Lessons In Burnout, from the Dancing Body.

Updated: Dec 28, 2020

Many researchers have debunked the notion that multitasking is effective. When we think we are multitasking, we are in fact dancing between tasks, hurriedly jumping from one to another. The end gain is nothing but inefficiency, increased stress levels and at best, mediocre results.

However, an interesting counterpoint is that successful dancers frequently multitask and are hired on their ability to do so. Within one dance-sequence a dancer will respond to and carry out independent instructions for the carriage of the arms, the action and placement of the legs, the articulation of the torso, the direction of the eye-line, the facial focus and the spatial orientation of the whole body. Then, of course, the musicality and pacing of every gesture are also finely cued. As a dance class or rehearsal unfolds, all these cues are adjusted and refined, and the dancer will continue to multitask based on the realtime feedback (which is hollered across the studio) until the teacher or choreographer is satisfied.

The point of rehearsals or dance classes is that eventually, the brain will assimilate all these separate tasks and instructions into the single activity, or meta-task, that we call 'Dancing'. The result, a sophisticated and elegant movement practice, is only achieved when the dancer first embraces the decreased efficiency, high-stress levels and moments of mediocrity that come with the act of multitasking. An experienced dancer may not necessarily appear to be challenged or struggling. However, you can be sure that they are certainly feeling a strain and that they are forever aware of how much better they will become with practice.

I'm writing this because the dancing body can teach us a lot about the prevention and recovery of burnout. At its core, burnout is about stress, particularly the accumulation of it from different sources. When stress accumulates and becomes chronic, and it can surpass what we can effectively manage. Resultantly we exhaust the adrenal glands, develop brain fatigue, overwhelm our senses and depress the immune system.

So, what has this got to do with the dancing body?

Firstly, I'm not saying that dancers don't suffer from burnout, and I'm not saying that dancers are immune to stress. But they are adept at using the meta-task of 'dancing' as a sort of switch-board into which they simultaneously feed myriad stressors. They can produce something beautiful whilst enjoying increased complexities in the dancing tasks, and I like this as a metaphor. Stress, in and of itself, doesn't have to be harmful, and we know it is a fundamental aspect of growth and development, but the way we relate to stress can determine our overall health.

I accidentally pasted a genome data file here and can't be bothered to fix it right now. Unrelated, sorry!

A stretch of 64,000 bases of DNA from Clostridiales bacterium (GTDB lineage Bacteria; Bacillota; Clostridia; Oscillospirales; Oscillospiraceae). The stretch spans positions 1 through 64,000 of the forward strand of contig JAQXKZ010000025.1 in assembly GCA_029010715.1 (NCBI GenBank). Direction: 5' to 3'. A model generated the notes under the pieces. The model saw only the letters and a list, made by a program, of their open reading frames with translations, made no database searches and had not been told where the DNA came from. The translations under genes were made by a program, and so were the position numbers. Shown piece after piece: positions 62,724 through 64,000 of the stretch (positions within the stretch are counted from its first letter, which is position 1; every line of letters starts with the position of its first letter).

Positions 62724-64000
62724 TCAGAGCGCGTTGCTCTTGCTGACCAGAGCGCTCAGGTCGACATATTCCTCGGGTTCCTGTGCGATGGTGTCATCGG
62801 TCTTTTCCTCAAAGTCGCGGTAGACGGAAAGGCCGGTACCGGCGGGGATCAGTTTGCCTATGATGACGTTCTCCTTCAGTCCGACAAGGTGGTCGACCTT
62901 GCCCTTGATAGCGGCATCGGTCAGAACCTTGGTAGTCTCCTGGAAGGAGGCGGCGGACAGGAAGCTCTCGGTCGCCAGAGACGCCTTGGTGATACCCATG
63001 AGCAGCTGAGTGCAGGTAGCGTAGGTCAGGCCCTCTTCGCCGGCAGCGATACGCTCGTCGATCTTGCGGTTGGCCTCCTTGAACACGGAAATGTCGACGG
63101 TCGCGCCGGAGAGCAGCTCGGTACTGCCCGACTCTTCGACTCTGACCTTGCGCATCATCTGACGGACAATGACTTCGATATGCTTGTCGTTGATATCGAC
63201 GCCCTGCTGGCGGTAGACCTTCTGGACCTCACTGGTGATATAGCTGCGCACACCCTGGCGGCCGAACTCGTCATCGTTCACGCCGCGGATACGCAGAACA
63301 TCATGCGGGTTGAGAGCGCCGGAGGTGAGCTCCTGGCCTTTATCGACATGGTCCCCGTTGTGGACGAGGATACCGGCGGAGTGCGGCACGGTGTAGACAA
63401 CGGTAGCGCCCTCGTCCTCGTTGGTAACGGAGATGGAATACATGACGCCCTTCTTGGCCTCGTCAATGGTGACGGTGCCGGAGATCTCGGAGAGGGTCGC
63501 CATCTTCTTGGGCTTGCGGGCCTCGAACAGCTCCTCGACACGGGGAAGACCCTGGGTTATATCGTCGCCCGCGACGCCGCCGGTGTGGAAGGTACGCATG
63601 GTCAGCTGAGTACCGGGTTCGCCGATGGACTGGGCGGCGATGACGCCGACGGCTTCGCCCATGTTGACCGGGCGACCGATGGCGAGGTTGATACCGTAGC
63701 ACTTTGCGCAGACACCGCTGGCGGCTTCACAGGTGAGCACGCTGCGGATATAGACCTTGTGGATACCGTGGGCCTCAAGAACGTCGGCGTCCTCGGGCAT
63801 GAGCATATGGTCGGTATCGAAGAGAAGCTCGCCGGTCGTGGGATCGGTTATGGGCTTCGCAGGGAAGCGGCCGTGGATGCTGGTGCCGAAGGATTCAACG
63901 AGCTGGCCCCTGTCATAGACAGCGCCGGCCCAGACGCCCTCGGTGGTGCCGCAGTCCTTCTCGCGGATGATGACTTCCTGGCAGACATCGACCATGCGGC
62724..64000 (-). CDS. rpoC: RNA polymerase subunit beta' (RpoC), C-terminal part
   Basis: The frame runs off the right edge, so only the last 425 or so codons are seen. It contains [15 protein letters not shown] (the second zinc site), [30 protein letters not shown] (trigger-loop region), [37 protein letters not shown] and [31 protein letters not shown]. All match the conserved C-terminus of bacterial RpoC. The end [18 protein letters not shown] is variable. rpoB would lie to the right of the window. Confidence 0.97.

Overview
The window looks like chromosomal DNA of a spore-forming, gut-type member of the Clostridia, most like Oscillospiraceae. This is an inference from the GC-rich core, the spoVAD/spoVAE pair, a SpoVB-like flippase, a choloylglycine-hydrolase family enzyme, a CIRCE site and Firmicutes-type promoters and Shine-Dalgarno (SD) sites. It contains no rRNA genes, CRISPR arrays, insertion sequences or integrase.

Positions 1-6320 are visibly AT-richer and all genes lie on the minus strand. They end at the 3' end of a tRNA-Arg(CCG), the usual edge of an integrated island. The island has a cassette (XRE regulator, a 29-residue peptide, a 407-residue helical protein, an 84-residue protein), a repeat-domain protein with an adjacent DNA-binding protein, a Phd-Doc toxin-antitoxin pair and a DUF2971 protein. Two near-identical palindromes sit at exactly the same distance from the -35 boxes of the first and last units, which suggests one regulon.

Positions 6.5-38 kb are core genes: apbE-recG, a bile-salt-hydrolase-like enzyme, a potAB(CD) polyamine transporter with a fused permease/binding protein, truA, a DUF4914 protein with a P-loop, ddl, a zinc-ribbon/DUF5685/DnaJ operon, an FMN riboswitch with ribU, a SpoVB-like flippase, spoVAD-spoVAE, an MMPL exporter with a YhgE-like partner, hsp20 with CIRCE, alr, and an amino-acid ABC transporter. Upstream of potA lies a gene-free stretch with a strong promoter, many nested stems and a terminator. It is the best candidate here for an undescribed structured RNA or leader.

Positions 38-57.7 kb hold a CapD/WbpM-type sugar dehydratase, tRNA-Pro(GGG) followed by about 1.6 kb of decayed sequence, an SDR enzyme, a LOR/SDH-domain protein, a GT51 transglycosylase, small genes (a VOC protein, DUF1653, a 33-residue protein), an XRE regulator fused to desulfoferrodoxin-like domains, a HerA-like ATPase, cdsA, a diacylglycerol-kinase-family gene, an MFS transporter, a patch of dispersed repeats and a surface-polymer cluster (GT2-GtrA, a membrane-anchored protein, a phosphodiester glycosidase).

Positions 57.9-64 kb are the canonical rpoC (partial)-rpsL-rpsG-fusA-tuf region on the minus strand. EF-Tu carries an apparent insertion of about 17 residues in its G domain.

Why is it that some people thrive on intensely busy workloads whilst others crumble under the same demands? Part of the reason is that their relationships to the workload and the thoughts that they have about it are very different. I have noticed in working with hundreds of individuals that some people can feed the many aspects of their work through a meta-task that fuels them. They become energised by purpose, and they operate from a place of opportunity and abundance. Others seemingly do the opposite; they separate their work into isolated items and form to-do lists of tasks, and each has a joyful or burdensome status. The jobs that we feel burdened will deplete our energy, and when enough of these unwanted chores accumulate on the to-do list, the stress grows into negativity and overwhelm. We start to procrastinate, postpone, avoid, dread, or worry about how much we have got to do, and that there isn't enough time to do it, and we operate from a place of scarcity.

Meta-tasks refocus us; they collect our burdensome activities and reframe them into gateway actions that facilitate the bigger picture. It's kind of like appreciating pennies or cents because they make pounds and dollars and the amounts that get us the goodies.

To be clear. I am not an advocate of multitasking. I recognise, though, that it creeps into my work life from time to time and can snowball out of control. But I also recognise that meta-tasking supports my well-being when things have spiralled, and on occasion when I do begin to dance between too many tasks, I can at least slow myself down enough to make sure I am directing my efforts into the meta-game.

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